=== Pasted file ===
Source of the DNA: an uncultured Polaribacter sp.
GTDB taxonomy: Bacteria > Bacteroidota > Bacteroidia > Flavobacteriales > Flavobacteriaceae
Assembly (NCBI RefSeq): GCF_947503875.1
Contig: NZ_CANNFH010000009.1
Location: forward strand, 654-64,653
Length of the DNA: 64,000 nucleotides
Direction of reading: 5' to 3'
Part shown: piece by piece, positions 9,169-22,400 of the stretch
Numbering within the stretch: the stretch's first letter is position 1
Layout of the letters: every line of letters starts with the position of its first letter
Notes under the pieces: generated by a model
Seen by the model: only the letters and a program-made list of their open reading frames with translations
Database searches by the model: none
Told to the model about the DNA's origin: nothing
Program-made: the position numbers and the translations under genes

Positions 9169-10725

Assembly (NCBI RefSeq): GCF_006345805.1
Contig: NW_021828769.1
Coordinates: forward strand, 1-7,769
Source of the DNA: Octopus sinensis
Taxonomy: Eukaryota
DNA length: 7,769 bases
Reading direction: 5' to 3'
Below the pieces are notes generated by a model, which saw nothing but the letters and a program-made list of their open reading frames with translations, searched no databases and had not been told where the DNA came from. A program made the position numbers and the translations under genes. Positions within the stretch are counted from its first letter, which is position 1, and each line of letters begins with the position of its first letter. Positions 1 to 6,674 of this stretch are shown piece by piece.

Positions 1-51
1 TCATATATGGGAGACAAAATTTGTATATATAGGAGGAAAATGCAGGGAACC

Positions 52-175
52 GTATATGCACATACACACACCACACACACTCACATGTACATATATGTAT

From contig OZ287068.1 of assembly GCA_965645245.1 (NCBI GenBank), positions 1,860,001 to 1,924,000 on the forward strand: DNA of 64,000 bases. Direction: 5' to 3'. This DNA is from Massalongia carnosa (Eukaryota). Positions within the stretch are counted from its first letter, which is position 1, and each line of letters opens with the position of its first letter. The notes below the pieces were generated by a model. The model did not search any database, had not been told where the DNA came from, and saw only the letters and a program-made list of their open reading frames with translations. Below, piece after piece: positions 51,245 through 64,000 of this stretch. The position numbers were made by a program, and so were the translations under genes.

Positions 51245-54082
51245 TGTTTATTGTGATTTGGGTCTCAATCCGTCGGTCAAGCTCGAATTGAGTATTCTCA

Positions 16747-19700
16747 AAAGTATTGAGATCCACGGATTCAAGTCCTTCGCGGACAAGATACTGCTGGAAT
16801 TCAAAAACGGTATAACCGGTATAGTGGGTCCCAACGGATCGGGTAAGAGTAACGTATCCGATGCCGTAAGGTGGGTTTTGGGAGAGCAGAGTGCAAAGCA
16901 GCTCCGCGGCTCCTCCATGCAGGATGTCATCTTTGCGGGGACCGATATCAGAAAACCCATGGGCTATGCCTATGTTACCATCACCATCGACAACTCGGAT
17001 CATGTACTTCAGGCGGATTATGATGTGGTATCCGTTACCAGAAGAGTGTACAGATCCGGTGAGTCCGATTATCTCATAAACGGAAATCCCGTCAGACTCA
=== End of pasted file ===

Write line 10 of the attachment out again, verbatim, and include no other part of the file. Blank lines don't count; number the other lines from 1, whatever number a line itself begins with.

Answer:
Layout of the letters: every line of letters starts with the position of its first letter